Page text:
An intimate look into the creative process of Josef Koudelka, one of photography’s greatest living masters, while he's on a journey to capture the visual essence behind the Israel-Palestine conflict.
Koudela used to think he is uninterested in the Palestinian-Israeli conflict. Yet as someone who grew up behind the Iron Curtain, he felt a deep urge to photograph the long and winding Separation Barrier that Israel is constantly building. Almost fifty years after this award-winning Czech photographer documented the Soviet invasion of his country, a project resulting in some of the most gripping and austere visual war testimonies of our time, he now sets to capture the epitome of all conflicted realities; The Holy Land, with its harsh, frustrating, breathtaking images of a primordial land trampled by hundreds of kilometers of wall, a wall that separates two peoples into two enormous prisons, its intrinsic sanctity and reverence ever so elusive.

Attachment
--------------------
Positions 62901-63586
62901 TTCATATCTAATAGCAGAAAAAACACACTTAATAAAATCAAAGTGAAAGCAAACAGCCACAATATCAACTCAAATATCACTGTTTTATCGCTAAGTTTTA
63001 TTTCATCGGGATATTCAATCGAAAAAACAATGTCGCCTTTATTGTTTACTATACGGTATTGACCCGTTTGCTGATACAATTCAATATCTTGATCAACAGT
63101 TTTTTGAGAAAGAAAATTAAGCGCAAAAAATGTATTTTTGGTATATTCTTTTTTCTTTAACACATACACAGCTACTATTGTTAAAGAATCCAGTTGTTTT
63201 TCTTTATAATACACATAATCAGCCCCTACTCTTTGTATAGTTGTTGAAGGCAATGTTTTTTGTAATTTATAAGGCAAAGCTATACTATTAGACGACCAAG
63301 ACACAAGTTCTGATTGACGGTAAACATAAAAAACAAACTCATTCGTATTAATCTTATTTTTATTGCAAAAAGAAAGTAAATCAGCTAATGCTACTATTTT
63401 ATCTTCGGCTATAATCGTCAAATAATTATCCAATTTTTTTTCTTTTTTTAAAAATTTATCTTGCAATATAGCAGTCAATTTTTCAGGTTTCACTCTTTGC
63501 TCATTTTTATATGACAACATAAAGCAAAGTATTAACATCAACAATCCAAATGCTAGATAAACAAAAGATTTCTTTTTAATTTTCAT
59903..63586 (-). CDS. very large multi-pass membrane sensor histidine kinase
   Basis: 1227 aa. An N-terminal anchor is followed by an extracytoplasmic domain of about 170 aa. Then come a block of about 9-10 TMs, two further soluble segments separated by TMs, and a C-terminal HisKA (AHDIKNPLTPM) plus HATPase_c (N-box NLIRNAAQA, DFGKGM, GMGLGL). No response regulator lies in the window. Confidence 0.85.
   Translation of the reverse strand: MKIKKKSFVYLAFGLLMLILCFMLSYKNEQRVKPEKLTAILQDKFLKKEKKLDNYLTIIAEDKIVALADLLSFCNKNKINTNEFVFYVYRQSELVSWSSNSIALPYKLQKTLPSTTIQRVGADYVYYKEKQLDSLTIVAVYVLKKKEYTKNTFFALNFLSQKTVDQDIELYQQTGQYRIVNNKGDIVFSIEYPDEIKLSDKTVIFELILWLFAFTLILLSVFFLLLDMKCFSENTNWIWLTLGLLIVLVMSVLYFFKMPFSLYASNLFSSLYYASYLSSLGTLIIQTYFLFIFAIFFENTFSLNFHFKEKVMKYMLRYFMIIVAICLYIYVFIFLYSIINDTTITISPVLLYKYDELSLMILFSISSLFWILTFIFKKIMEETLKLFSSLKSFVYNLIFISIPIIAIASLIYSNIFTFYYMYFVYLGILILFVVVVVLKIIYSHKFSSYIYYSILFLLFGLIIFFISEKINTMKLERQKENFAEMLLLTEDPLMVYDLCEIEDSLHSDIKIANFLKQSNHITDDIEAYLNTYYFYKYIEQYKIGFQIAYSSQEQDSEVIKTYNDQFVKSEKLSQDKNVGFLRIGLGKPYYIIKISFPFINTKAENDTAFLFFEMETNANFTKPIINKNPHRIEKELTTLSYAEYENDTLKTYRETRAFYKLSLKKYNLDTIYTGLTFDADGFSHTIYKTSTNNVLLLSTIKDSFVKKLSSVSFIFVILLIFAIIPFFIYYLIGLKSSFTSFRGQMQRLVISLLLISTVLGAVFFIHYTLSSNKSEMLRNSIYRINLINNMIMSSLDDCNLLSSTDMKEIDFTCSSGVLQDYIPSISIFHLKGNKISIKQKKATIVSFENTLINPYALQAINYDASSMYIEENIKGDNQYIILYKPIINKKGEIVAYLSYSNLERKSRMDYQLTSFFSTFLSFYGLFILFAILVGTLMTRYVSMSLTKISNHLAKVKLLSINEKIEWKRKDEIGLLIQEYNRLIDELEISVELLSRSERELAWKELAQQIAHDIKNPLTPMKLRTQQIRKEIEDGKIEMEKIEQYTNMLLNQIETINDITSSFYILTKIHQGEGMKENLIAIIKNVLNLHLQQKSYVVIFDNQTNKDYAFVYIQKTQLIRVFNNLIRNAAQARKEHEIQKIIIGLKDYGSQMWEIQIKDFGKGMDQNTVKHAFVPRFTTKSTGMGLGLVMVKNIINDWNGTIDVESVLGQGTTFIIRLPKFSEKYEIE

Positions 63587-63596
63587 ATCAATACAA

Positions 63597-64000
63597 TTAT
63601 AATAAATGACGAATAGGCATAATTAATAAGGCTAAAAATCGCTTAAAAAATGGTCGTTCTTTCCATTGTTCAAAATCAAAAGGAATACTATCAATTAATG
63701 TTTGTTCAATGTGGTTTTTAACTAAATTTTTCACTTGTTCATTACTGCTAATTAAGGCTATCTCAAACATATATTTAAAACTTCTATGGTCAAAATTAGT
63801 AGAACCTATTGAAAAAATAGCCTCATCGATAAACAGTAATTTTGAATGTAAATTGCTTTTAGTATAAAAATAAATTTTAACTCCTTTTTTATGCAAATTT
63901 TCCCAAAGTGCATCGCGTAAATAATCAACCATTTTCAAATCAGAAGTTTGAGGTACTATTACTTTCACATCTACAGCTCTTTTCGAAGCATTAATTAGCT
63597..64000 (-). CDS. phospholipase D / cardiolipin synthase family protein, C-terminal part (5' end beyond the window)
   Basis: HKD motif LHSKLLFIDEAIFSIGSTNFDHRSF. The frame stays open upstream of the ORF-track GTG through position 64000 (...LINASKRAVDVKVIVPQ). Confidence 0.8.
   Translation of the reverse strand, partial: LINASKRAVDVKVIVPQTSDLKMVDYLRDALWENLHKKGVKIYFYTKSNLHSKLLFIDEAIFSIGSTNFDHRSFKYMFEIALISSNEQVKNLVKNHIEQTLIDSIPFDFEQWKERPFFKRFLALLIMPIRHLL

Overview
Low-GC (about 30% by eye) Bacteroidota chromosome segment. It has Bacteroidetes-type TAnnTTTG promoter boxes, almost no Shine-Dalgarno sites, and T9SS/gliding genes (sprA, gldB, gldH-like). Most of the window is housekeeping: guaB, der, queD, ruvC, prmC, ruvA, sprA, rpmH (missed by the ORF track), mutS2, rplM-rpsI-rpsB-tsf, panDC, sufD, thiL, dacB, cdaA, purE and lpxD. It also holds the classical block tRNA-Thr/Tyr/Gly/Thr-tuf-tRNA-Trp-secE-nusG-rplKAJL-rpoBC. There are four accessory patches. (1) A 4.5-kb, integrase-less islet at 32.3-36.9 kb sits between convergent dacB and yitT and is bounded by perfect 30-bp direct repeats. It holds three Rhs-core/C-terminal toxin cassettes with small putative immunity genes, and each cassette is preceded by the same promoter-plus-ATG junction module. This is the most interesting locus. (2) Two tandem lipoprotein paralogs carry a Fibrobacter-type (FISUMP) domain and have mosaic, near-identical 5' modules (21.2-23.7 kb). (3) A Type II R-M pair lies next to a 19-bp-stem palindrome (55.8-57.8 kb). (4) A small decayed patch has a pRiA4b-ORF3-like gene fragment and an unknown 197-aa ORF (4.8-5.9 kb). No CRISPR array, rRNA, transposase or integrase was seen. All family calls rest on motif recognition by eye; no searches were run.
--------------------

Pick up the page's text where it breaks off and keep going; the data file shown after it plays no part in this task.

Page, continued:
Israeli filmmaker Gilad Baram was Koudelka’s assistant during the four years he spent visiting the length of the wall, accompanying him when he crawled beneath barbed wire, talking to Palestinian children and Israeli soldiers alike in an effort to understand the absurd nature of his subject.
As the filmmaker places the master photographer within his own breathtaking compositions, a fascinating dialogue emerges between the two. With the austere images of a landscape divided by concrete walls, Koudelka begin to delve into the very fundumentals of his artistic endavour - how to capture and convey the tragic absurdity of war in a single composition, in a moment frozen in time.
72 minutes, in English, Hebrew with English subtitles, 2015